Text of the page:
She suggested that when you assemble an outfit, dress in layers that will work alone as well as together. Layer a long-sleeve blouse underneath a warm sweater, and use this as the base for your suit at the office. This way, if you get hot during the day, your blouse will look just as great under your suit as the sweater — and you stay comfortable no matter where you are.

Put your best boot forward. There’s nothing sexier than a pair of sleek, knee-high boots. And fortunately, they’re also great for keeping you warm during the winter months. Invest in a quality pair of boots in black or brown (or both!) to help keep your feet warm and toasty.

Marla said that the right pair can take you right from work to weekend, worn with warm cable-knit tights and a skirt to the office, or with a great pair of jeans for running errands on Saturday. If you live in a climate that gets brutally cold, then consider a fur-lined or even waterproof pair. And be practical — if the weather outside has made walkway and parking lots slick with ice, then leave the heels at home. There are plenty of stylish flat-soled options out now that are perfect for days just like this.

Stock up on scarves. Scarves are a great way to stay warm while adding a great punch of color and style to any outfit. They come in a variety of colors, sizes, patterns, and textures, and can be bought to fit in any budget.

Marla suggested buying scarves in unexpected colors or patterns — this will give your basic blacks or winter whites a fabulous splash of color. Use scarves as a way to venture outside your comfort zone. If you typically shy away from bold reds or purples or fun patterns, like hound’s-tooth or paisley, then a scarf is a great opportunity to incorporate these sassier styles into your outfits.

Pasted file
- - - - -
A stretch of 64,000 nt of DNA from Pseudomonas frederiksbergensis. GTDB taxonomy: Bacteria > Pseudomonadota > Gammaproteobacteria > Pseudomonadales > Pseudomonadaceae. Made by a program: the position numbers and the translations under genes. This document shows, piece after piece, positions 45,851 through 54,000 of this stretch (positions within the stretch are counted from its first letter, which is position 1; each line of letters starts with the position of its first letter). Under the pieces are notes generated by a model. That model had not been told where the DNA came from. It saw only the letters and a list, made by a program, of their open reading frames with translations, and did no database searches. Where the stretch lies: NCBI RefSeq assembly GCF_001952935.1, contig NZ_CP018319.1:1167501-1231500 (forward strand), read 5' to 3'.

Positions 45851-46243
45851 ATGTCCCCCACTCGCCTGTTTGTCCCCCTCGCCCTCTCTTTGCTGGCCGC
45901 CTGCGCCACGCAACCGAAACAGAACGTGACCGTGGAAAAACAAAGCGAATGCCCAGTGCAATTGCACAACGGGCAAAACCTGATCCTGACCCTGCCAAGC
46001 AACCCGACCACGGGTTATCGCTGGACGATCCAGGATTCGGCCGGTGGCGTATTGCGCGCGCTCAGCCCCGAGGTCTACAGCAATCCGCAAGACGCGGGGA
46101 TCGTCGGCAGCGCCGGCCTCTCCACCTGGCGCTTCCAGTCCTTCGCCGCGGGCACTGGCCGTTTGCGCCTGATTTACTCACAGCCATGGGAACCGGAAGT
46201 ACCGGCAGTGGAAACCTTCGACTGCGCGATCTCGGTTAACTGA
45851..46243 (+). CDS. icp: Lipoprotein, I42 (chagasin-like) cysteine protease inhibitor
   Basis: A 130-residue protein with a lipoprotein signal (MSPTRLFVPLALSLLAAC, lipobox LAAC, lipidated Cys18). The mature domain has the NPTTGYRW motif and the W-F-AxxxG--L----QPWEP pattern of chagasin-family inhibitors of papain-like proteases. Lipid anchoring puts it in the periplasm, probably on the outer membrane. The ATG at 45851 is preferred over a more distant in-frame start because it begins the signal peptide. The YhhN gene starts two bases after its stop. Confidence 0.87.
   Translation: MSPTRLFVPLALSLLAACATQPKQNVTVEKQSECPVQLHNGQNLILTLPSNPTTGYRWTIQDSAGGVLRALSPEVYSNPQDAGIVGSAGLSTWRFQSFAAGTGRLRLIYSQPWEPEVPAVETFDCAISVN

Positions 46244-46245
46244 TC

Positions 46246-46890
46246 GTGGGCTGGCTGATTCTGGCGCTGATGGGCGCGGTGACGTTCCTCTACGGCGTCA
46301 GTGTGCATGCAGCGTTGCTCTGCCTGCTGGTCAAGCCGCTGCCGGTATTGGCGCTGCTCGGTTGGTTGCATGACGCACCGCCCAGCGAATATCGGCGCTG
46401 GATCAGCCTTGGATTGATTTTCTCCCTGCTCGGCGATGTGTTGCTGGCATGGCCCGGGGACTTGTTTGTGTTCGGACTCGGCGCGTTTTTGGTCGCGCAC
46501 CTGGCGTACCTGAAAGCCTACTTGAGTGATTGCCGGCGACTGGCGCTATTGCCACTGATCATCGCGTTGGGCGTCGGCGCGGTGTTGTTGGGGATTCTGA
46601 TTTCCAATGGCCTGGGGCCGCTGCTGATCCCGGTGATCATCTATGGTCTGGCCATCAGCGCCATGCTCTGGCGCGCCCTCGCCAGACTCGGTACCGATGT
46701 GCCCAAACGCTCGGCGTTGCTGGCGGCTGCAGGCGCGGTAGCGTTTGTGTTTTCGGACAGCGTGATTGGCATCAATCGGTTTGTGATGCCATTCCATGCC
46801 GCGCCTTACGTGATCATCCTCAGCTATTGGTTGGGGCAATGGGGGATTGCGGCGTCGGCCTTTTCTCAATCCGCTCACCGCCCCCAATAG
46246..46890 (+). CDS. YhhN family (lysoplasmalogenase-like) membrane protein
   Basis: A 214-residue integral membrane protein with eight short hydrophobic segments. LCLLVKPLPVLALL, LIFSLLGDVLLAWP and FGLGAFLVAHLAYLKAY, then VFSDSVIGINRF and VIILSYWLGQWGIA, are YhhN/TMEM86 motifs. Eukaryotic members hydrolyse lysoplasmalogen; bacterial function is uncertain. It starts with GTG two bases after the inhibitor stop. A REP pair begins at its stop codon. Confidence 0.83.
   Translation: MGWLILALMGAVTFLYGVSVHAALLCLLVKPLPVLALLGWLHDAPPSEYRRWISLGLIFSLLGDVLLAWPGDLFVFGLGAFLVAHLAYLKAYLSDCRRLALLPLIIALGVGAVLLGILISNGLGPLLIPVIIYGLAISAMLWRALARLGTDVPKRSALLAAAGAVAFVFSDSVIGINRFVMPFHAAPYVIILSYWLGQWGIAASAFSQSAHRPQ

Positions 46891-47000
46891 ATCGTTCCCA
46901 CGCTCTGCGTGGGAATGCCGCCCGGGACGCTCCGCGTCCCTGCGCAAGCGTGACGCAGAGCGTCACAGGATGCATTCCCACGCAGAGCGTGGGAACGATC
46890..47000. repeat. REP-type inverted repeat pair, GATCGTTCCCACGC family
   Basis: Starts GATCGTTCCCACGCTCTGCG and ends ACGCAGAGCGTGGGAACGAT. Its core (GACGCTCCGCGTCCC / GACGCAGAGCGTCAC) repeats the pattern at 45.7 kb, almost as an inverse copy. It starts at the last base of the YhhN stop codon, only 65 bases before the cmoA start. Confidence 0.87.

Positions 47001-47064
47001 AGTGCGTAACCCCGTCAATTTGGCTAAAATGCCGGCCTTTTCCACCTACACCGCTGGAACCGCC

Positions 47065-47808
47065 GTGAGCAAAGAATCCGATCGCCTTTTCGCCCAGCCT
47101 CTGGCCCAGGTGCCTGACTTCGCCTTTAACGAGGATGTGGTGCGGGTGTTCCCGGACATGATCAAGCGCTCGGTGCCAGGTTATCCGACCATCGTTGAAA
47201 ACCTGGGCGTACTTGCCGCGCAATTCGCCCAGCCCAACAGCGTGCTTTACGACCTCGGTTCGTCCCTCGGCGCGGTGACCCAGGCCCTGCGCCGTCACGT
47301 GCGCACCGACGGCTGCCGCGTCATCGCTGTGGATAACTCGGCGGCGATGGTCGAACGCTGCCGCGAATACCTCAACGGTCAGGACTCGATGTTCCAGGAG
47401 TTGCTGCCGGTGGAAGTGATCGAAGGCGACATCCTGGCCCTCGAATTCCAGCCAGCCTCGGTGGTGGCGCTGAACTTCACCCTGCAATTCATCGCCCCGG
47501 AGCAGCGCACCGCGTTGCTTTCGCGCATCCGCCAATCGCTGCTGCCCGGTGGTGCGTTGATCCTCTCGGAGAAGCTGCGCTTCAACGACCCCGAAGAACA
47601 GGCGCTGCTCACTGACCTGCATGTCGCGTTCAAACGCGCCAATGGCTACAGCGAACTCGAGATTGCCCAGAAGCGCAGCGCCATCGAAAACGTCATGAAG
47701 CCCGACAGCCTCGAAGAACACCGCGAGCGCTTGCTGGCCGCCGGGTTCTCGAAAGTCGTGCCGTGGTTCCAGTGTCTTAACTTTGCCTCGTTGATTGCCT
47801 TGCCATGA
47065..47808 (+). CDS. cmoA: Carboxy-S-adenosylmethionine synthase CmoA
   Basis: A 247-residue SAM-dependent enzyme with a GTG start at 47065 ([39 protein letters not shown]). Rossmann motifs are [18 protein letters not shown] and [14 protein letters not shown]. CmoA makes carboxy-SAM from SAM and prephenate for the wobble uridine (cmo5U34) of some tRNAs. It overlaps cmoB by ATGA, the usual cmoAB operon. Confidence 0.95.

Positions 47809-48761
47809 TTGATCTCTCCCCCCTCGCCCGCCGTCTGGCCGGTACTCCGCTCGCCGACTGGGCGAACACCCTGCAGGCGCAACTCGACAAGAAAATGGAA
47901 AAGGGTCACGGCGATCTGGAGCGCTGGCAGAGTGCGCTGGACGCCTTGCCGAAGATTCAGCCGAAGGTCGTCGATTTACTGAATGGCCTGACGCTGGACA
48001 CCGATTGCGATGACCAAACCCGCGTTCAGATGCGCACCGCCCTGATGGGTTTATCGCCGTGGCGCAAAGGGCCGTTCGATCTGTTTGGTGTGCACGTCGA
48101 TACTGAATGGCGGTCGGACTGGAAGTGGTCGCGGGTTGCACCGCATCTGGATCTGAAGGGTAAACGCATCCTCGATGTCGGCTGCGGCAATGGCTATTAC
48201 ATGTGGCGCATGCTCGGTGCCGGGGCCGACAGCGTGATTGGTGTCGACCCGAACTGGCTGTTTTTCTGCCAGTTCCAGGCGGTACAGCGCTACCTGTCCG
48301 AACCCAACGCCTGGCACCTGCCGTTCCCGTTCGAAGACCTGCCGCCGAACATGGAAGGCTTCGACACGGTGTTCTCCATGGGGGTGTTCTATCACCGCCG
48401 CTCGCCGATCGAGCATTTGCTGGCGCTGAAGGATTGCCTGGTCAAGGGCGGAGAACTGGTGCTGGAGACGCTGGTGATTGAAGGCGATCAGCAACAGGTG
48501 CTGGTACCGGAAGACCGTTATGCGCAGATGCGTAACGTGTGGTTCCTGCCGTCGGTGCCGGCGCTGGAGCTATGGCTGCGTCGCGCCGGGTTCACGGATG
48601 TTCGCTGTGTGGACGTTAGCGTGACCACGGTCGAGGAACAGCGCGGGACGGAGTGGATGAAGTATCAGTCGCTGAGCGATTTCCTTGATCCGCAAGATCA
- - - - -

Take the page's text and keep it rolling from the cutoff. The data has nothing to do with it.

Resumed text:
Embrace the arctic temps as an opportunity to accessorize. Don’t get bogged down by toboggans and mittens! Choose accessories that add something stylish to your outfits and that protect you from the elements at the same time. Keep it consistent with a matching hat, gloves and scarf of the same color or pattern. Trade your usual stockings for a pair of cable-knit or patterned tights and swap your ho-hum toboggan for stylish hats. Embrace the opportunity to think outside the box and to wear winter accessories in new and unexpected ways.

Simplify your snow day attire. Invest in a warm coat in a classic cut and style so that it can work with most any outfit and will be appropriate for most occasions. Marla said to a coat in a neutral shade (like black, brown, or beige) and then coordinate it with a warm pair of fur-lined boots in a complimentary color. This way, when it is freezing outside you have an easy formula that works with whatever you choose to wear underneath.

“Don’t let the gloomy gray weather dictate your style,” Tomazin concluded. “Choose to think about dressing warmly in a new light. Once you start to reconsider your cold-weather attire, you’ll realize that beautiful coats, boots made of soft, creamy leather, and playful accessories are just as fun and exciting to wear as any sundress or pair of peep toes. It’s all about your state of mind — and pretty soon you’ll be looking forward to the chance to bundle up against winter’s cold.”

Marla Tomazin established her image consulting business in 1990 with the goal of helping clients identify an authentic image and develop its effective expression.

From a successful 20-year career in the fashion industry, Marla gained expertise in retail buying, merchandising, sales and marketing. The progression to Certified Image Consultant was a natural transition. Marla utilizes her abilities in evaluating body shape, movement, and coloring as well as synthesizing optimal cuts, lines, colors, and textures. This results in balance and proportion that accentuate attributes and conceal flaws. Her clients include women, men and corporations seeking external revitalization that mirrors their internal development.

For more information, please visit www.MarlaTomazin.com.